How To Flush Metal Shavings From A Motorcycle Engine?

Now, after my incident with finding metal shavings in my TBR7‘s motor oil, I was focused on first getting rid of the metal shavings and then finding the source. Why were there metal shavings in my dirt bike’s oil?

So the first thing that came to mind was how to flush metal savings from a motorcycle engine, and I came up with a simple solution, followed by a more complicated answer.

This might not be the right way to flush and clean the engine of metal shavings, but it worked for me. I just wanted to get rid of the metal shavings in the engine oil.

Previous Post: Metal Shavings In The Motorcycle Oil!!!

Attack The Metal Shavings Head on; Time To Flush!!!

After I found the metal shavings, I realized the reason I saw them was by doing an oil change. More importantly, how I was doing the oil change.

I change the oil in my TaoTao TBR7 by draining through the oil strainer housing. 

The TBR7’s oil strainer is located on the left side of the motorcycle, which is the same side the motorcycle leans when on the kickstand. I do oil changes while the bike is on the kickstand.

By doing oil changes this way and pre-warming up the engine, the oil flows rapidly, flushing out oil contaminants quickly. This oil flushing is why I first saw the metal shavings in the oil; the oil did a great job carrying them from the motorcycle engine.

Also, I clean the oil strainer every time I do an oil change by draining from the oil strainer side. In this step, I hoped to extend the life of my TBR7, but again it helped me identify I had larger metal shavings in my engine.

The oil strainer did a great job; it caught the larger metal particles and prevented them from circulating in the oil system and further wearing out the motorcycle engine. Good job, TBR7!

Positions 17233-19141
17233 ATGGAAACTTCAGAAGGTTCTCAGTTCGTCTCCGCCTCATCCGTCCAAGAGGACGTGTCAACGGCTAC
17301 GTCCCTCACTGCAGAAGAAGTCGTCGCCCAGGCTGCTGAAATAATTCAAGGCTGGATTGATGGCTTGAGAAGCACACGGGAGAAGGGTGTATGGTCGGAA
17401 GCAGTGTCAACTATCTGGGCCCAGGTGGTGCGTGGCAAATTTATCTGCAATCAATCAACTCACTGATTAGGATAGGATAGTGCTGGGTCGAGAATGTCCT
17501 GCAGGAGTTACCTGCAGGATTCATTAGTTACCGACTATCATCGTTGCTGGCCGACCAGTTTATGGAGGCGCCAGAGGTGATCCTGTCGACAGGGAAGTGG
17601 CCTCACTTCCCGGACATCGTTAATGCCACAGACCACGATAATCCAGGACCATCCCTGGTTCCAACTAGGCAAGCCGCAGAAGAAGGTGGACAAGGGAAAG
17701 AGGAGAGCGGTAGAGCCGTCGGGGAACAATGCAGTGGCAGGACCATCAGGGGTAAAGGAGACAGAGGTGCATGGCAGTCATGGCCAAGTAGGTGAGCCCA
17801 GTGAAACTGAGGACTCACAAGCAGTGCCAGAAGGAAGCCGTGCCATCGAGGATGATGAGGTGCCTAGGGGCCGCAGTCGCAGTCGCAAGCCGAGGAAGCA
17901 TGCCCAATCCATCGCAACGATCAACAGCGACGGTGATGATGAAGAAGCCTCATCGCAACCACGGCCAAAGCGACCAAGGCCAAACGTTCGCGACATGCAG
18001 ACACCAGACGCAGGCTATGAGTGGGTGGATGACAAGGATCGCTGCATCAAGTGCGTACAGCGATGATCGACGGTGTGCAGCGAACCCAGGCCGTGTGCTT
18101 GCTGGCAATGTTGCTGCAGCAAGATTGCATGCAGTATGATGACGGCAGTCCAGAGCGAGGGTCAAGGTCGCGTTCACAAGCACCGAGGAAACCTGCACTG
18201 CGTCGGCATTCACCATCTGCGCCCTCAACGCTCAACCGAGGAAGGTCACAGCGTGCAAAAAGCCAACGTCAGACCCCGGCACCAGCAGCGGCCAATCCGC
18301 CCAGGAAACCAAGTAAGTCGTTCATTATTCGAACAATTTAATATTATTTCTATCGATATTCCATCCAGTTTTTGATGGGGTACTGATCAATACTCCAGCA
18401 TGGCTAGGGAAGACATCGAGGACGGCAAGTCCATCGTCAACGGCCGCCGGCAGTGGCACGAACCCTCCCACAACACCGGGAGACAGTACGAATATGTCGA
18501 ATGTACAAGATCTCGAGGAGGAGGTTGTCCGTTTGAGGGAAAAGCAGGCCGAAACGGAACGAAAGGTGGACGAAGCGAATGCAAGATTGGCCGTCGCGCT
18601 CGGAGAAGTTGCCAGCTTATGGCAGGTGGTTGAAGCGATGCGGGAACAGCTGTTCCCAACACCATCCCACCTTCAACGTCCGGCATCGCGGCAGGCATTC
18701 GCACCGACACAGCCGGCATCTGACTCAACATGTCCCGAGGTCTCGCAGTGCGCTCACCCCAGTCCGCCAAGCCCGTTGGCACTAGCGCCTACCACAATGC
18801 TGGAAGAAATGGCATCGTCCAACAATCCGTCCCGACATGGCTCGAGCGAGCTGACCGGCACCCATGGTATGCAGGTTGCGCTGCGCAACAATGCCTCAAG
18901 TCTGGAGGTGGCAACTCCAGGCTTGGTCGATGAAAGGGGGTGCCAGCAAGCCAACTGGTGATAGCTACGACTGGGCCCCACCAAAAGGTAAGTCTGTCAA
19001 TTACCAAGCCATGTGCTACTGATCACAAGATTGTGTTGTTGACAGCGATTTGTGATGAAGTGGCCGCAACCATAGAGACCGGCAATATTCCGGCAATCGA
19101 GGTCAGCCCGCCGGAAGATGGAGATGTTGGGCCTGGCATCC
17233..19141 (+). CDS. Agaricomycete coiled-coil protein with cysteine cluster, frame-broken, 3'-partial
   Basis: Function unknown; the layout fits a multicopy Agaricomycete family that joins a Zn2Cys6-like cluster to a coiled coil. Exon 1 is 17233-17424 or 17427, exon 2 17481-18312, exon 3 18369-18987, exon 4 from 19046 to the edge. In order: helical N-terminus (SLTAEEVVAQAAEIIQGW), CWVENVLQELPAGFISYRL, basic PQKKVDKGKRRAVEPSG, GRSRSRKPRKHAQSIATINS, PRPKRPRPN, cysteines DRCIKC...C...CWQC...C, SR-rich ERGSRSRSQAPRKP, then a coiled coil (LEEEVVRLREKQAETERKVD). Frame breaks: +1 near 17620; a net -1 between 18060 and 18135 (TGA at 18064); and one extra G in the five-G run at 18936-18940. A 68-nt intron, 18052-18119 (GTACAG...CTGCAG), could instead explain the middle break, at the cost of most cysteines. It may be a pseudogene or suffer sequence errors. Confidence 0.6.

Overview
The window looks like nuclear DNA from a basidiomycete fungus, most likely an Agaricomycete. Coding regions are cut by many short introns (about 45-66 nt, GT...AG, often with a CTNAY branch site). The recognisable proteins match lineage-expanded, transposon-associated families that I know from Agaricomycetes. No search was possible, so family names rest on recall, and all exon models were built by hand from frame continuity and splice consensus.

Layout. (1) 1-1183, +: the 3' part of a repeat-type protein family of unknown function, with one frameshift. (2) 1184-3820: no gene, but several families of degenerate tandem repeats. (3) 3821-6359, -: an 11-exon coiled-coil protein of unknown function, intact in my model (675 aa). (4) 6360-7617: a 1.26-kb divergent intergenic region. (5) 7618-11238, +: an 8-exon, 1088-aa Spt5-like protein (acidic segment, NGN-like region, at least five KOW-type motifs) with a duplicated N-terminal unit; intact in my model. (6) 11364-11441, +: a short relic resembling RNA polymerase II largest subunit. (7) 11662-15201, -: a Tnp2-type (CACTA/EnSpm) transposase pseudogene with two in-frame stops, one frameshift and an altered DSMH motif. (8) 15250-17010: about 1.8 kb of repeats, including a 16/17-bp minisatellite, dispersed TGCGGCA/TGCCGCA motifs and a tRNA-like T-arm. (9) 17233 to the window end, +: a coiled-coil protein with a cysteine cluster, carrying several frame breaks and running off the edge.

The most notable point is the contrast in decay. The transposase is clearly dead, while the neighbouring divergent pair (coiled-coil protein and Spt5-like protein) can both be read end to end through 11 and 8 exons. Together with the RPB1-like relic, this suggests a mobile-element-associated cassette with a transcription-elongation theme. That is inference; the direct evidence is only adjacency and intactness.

Change The Oil Flushes The Engine, Flush, And Flush Again.

I went with not reinventing the wheel but reproducing what I saw. I completed the oil change, reran the bike, and did an oil change once again. Again, the warm oil did a great job flushing out the fine metal particles.

Motorcycle Metal Shavings Large Magnetic
Picking up metal shavings from drained motorcycle oil.

The oil strainer didn’t have much of any new metal shavings with the repeat oil change, and I figure the oil strainer did their job catching those larger metal shavings the first time they circulated the oil system.

Flushing Engine Of Metal Shavings Wasn’t Expensive.

The nice thing about the TBR7, it has a screen that acts as an oil strainer, like an oil filter but with larger holes. This oil strainer can be cleaned by me and reinserted, which means no additional cost to doing these engine flushes. 

If you have an oil filter on your motorcycle, this might be an additional cost to flushing the engine with each oil change. I read that some people do oil changes till they flush all the metal shavings out and then, in the end, change the oil filter. This process sounds like it would work, but I cannot try it.

The only cost was the oil, and I bought oil by the gallon. The TaoTao TBR7 isn’t known for high-quality metals, so I buy good oil in large containers. Buy good oil, and do regular oil changes was recommended to me, and in this case, this advice might have saved my TBR7 from a rebuild.

Magnetic Drain Plugs Are Your Friend!

The TBR7 has a magnetic drain plug, but I have experimented with using more powerful magnets to help collect finer metal particles in the oil strainer housing. The magnets work if you have a magnet catch, like on your drain plug, be sure to clean it with each oil change.  

Previous Post: Are Motorcycle Magnetic Oil Drain Plugs Worth It?

Magnets will pick metal shavings from engine oil as they flow past, as long as the metal shavings are magnetic.

Every metal shaving caught by the magnet is a metal shaving not flowing through the oil, damaging your motorcycle engine. After a couple of oil changes, I flushed almost all the metal shavings out.